Crystal Shen, MD, FAAP
Tobacco 21 legislation, increasing the minimum legal age to purchase tobacco and vaping products to 21 years, was signed into law in April 2019, after years of advocacy from the Washington Chapter of the American Academy of Pediatrics (WCAAP) and coalition partners. The WCAAP’s goal was to educate about the impact of tobacco and nicotine on youth, and to advocate for tobacco control policy to protect youth from tobacco use.
Since 2015, WCAAP’s lobbyist worked with a broad coalition of advocates supporting the legislation, including the state Attorney General, American Cancer Society and Healthiest Next Gen. As a resident physician, I first testified for the legislation before the House Healthcare Committee and received mentorship from WCAAP on providing effective testimony. WCAAP advocacy also included pediatricians contacting their legislators via hundreds of action alerts and during annual WCAAP Advocacy Days.
Opposition to the law came from independent convenience store owners and state legislators also worried about lost tax revenue from tobacco sales. WCAAP advocacy persisted. Along with other pediatricians, I continued testifying for Tobacco 21 (now as a practicing pediatrician witnessing sharp growth in patients vaping).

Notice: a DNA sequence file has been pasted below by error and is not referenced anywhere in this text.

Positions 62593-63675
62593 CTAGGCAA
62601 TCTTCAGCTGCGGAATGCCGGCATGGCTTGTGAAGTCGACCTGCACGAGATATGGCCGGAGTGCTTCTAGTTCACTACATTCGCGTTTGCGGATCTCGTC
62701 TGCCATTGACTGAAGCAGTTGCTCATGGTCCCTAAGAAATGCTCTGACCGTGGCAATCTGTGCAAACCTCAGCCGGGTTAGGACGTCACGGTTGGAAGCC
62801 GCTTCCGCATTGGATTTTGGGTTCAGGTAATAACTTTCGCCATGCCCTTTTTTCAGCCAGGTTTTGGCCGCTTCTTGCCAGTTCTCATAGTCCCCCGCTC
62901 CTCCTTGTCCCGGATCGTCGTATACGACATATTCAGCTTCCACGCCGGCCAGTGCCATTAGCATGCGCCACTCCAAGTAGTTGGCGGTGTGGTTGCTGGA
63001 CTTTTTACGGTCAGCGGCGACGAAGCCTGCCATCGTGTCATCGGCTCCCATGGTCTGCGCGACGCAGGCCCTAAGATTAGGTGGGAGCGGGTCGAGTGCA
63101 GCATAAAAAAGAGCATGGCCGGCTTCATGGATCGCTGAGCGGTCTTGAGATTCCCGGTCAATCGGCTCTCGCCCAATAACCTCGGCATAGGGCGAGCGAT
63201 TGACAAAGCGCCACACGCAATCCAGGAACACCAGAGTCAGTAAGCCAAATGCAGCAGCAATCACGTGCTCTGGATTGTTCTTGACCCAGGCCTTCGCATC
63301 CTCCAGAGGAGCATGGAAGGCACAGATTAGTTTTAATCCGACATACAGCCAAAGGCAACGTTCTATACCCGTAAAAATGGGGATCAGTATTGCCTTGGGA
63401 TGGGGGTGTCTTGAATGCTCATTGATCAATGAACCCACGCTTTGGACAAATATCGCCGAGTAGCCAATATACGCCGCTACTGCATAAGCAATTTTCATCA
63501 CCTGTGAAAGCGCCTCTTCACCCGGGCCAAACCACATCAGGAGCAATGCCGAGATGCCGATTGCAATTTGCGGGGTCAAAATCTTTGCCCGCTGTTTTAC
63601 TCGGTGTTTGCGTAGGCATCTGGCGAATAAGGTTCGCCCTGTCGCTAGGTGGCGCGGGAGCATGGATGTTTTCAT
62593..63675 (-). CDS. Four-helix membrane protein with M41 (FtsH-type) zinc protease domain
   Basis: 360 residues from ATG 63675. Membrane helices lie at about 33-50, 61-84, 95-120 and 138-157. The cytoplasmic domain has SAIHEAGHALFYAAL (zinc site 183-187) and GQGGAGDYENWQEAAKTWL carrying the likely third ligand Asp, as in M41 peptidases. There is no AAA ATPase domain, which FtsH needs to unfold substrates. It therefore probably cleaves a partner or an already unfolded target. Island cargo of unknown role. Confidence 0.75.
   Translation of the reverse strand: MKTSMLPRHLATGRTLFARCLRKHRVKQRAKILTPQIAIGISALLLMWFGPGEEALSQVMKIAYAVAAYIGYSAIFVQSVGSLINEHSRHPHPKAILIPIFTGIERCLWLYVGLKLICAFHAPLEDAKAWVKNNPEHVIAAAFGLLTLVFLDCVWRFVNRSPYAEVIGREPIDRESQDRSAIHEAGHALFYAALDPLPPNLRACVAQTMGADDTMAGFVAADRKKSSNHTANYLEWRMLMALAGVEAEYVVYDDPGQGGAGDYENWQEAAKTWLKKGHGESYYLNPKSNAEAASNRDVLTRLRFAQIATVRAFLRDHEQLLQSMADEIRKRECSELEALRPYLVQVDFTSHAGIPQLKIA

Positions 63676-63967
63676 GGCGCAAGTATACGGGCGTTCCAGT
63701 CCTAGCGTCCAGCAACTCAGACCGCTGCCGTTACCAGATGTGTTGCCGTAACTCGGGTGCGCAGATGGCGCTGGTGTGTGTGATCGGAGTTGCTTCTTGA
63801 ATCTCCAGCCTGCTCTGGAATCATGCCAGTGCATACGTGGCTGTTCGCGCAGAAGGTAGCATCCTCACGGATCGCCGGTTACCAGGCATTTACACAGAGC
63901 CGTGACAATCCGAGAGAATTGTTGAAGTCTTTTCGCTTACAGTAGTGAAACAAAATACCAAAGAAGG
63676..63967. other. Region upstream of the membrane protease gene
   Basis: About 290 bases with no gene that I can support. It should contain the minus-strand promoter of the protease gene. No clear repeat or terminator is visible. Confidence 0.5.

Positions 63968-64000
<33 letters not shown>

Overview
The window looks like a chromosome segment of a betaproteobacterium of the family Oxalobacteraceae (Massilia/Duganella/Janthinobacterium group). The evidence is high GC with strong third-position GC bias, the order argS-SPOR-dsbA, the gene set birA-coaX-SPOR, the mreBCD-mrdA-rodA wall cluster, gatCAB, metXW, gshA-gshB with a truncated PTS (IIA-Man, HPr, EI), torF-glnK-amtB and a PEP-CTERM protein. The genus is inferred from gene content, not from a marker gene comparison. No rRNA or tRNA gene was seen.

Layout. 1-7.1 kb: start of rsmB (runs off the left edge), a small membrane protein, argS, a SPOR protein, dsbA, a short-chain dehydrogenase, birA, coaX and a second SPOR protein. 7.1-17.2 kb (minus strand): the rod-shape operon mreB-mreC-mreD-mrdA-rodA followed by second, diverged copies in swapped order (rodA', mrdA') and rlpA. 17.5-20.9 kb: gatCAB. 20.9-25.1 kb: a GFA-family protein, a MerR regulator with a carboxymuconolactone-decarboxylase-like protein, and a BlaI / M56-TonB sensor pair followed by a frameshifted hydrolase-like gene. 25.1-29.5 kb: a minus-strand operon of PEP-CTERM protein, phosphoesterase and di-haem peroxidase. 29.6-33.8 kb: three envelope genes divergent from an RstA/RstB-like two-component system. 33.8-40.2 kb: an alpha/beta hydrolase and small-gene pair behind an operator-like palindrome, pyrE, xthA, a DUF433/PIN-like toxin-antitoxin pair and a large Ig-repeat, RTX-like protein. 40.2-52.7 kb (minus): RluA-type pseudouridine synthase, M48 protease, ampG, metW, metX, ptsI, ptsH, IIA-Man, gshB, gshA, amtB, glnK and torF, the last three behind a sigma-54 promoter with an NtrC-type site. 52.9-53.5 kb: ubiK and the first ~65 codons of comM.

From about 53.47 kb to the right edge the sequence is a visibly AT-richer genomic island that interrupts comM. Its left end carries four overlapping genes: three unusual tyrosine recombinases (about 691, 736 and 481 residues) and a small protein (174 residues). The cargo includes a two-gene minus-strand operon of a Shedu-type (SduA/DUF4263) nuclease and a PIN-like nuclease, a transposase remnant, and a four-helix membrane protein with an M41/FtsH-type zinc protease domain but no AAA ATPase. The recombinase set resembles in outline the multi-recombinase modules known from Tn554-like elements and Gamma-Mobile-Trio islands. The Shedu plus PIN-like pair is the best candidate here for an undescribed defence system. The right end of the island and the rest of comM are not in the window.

Youth vaping significantly increased in the US and in Washington from 2017 to 2018, rapidly negating years of decreases in youth smoking. Since 95% of current smokers began smoking before age 21, Tobacco 21 is an effective policy to decrease life-long nicotine addiction. In the 2019 session, the WCAAP president and I worked with the state Department of Health to educate legislators during committee work sessions about adolescent brain development and the prevalence and dangers of vaping, as well as testifying for the bill. Strong, consistent bipartisan legislative champions were key to the bill’s ultimate success, as well as poised and articulate youth testifying on the popularity of vaping.Stories about the human impact of tobacco use and teens’ accounts of vaping prevalence were essential. From a fiscal standpoint, legislators began to value ultimate health care cost savings over reservations about near-term decreased tax revenue.
Passing Tobacco 21 demonstrates the cumulative impact of a diverse coalition, bipartisan legislative leadership, and youth involvement. Pediatricians can be strong advocates for change, educating legislators in the science of the developing adolescent brain, addiction, and public health trends. Our hope is that sharing lessons learned may help improve tobacco control policy throughout the country.